What Has Been Done
While retailers may not have QR code programs in place now, more and more c-store suppliers are engaging with the technology.
Though the QR code was invented in the mid-1990s, its alternative use caught marketing folks’ attention more than a decade later. According to Matorin, in 2009, Pittsburgh-based Dick’s Sporting Goods flashed a QR code in Dallas Cowboys stadium in the third quarter of a college game, offering those who took a photo of the code a discounted amount on a purchase. It was one of the first memorable marketing uses of QR codes, sparking many articles and blog entries.
In September of the next year, Dearborn, Mich.-based Ford used it at the South By Southwest music festival in Austin, Texas, to raise awareness about its new Fiesta model.
This year, the three significant announcements came from Coke, McDonald’s and Heinz, Matorin says. With Coke, the beverage behemoth printed codes on its soda cans, allowing customers to view proprietary video content and links to sports channels.
For McDonald’s, the push was for providing nutritional information. Intent on moving away from an image of high-calorie fast food, the chain this year tied nutritional information about its food to QR codes printed on packaging.
And Heinz started a cause-marketing campaign, with restaurant diners able to scan the code and send personalized messages to U.S. soldiers.
Time will tell if QR efforts are reaping the degree of engagement and participation necessary to be viable, but Matorin says more and more obstacles are giving way.
“Because more smartphones are moving into the [general population] as we speak, you’re getting phones that already have the app on it,” he says. “People are getting good at ‘Scan here to win’ this or ‘Scan here’ to do that.”
The history of marketing with QR codes is not without its missteps. One of the first ones involved an energy drink and billboards in subways with codes printed on them. Its marketing team failed to check the reception in many of those underground platforms.
Another business put a code on posters without a call to action. At the time, Matorin says, the public was not used to seeing the codes, so unless the person knew what it was, he or she wouldn’t scan it.
Matorin recalls scanning a QR code last year for another company’s promotion, only to find that it had already ended.
“All these are frustrating moments,” he says, but ones retailers can learn from.
Along the lines of errors, Taylor of PCATS says a tobacco company made the mistake of putting a QR code too close to the product’s bar code, throwing scanners off and making both unreadable. Taylor says that issue is one of evolving bar codes: New ones are trying to develop a supply-chain history, tracking product origin. The use of QR codes by consumers creates a level of flux and uncertainty.
Matorin suggests retailers have URLs printed next to the QR codes, in case someone can’t scan the code. Another strategy is to offer text-messaging codes so interested customers can take that route.
QR codes have multiple benefits in generating customer engagement, Taylor says. For instance, a popular promotion from McDonald’s is its Monopoly game, for which people collect paper tabs pulled off cups and sandwich packaging. Instead of assembling the pieces in what could become an unwieldy mess on the kitchen table, customers can use a QR code and have the pieces assembled online. The process gives the retailer another opportunity to get the customer to visit the company website.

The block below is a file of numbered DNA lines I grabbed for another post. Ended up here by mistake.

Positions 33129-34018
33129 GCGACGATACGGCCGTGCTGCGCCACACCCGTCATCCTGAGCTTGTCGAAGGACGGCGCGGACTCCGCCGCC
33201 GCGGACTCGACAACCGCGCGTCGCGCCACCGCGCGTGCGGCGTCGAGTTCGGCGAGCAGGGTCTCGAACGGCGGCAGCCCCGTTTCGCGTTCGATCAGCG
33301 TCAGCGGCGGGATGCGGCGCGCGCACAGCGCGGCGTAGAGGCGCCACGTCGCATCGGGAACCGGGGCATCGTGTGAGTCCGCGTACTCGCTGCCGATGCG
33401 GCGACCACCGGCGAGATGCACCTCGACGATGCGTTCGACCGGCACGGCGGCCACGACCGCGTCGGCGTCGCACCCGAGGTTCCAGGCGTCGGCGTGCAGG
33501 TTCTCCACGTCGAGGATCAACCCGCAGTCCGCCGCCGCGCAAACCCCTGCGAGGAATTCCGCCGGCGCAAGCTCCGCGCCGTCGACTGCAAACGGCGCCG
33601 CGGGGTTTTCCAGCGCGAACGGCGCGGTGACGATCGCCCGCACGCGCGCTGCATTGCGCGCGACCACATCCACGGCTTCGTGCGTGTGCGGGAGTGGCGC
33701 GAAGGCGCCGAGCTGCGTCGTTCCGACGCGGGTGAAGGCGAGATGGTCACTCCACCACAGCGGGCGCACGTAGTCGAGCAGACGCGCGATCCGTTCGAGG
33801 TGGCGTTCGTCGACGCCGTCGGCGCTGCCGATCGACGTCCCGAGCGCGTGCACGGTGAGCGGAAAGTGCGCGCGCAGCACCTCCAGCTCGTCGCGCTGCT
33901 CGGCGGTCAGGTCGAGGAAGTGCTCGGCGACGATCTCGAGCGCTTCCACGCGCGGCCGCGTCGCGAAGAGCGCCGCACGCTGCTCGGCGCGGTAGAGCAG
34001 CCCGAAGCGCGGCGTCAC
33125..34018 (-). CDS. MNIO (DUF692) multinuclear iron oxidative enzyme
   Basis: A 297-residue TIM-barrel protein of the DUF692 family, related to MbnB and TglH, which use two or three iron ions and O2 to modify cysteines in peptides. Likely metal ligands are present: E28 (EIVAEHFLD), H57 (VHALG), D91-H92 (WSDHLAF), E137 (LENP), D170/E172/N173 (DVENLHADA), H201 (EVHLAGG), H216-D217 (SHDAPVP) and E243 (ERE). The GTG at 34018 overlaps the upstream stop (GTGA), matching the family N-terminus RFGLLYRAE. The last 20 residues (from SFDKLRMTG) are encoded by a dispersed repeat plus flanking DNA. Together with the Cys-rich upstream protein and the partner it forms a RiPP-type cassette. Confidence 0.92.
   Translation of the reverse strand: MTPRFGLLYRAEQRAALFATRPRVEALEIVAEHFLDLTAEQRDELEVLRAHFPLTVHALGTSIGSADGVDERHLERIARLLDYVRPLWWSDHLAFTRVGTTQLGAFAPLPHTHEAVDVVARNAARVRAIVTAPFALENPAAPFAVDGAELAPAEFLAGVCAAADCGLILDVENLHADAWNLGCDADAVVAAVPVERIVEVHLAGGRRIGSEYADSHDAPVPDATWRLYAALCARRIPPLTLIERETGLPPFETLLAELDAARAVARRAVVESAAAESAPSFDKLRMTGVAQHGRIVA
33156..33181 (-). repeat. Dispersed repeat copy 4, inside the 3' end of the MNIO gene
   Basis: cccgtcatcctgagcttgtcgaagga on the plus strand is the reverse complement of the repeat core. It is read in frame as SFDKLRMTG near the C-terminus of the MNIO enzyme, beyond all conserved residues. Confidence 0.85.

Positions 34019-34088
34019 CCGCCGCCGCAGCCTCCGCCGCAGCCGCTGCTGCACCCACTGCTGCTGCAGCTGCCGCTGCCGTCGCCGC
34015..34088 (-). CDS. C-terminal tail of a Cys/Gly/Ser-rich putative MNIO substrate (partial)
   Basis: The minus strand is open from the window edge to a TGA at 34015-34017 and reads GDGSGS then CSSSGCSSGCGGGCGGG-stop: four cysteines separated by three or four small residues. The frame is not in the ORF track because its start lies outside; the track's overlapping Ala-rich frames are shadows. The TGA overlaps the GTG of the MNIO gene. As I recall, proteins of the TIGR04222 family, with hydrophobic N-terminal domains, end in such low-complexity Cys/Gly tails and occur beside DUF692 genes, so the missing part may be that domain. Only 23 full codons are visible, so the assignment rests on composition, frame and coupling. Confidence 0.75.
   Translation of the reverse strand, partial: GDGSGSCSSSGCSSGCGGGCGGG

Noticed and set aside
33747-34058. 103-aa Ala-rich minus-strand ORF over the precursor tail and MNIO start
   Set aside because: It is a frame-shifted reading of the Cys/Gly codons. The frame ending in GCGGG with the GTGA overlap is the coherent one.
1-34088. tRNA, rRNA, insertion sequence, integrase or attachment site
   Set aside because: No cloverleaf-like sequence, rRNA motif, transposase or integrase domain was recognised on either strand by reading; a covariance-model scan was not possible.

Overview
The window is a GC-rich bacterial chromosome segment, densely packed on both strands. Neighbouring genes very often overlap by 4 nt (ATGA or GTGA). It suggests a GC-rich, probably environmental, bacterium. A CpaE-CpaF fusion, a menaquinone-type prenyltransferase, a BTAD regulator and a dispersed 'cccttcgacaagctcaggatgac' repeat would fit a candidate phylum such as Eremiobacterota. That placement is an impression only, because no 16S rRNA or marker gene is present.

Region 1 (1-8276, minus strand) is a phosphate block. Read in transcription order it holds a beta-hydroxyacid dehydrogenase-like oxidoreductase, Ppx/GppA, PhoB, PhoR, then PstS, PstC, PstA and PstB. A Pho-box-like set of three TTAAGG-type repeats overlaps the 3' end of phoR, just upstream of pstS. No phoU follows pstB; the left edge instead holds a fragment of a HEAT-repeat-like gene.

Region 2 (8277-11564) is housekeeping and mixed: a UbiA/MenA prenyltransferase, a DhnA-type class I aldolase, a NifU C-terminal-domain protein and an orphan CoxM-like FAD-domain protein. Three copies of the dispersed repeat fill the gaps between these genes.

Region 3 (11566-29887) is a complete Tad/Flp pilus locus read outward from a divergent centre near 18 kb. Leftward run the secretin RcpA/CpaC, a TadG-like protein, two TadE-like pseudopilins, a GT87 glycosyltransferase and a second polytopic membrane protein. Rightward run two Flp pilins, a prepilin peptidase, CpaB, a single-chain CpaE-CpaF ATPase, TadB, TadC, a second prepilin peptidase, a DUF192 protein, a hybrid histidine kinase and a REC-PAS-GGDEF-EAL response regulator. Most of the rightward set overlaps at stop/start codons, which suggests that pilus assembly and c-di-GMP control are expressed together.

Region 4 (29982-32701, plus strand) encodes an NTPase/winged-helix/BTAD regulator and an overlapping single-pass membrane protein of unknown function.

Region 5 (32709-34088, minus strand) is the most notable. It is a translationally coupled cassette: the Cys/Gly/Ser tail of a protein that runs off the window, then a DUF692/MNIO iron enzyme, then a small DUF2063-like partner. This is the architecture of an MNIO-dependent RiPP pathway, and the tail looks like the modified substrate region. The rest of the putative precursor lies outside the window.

While security precautions need to be in place, especially for contests, Taylor says it’s a great opportunity for retailers to promote, among other things, private-label items.
For retailers, marketing opportunities seem very tempting. But the payment opportunities may hold even more promise up through the supply chain. A QR code in a customer’s phone could be all a retailer needs to access funds or validate reimbursement of a coupon. As long as standards and security measures become solid, Taylor says, many fees and labor expenses could become obsolete.
For instance, paper coupons today have to go through a collection center where people manually handle and verify what’s turned in. A manufacturer then reimburses the retailer the 25-cent discount but has to pay a 7-cent service fee. That fee can disappear with QR codes, as would a costly debit or credit transaction fee if in the case of a payment, the QR code triggers a cheaper, offline automated clearing house (ACH) transaction.
Another area of clear benefit to the convenience industry would be payment size. QR codes could be instrumental in expanding the use of micro-payments. Taylor says newspapers would love to charge 10 cents for an article, but they face reluctance from consumers to use credit cards for such small amounts. So QR codes could be used for all types of small transactions.
“Nothing says [QR codes] can’t be cash someday,” he says. “It’s cool because there’s no handling involved.”
While numerous standards and processes need to be developed, Taylor and others believe QR codes will become an important part of the c-store landscape. “It’s implementable today,” he says. “Every retailer, no matter how big or small, can put a QR code on the back of a business card or on a sign in the store. It’s that simple, and you could be driving people to your website.”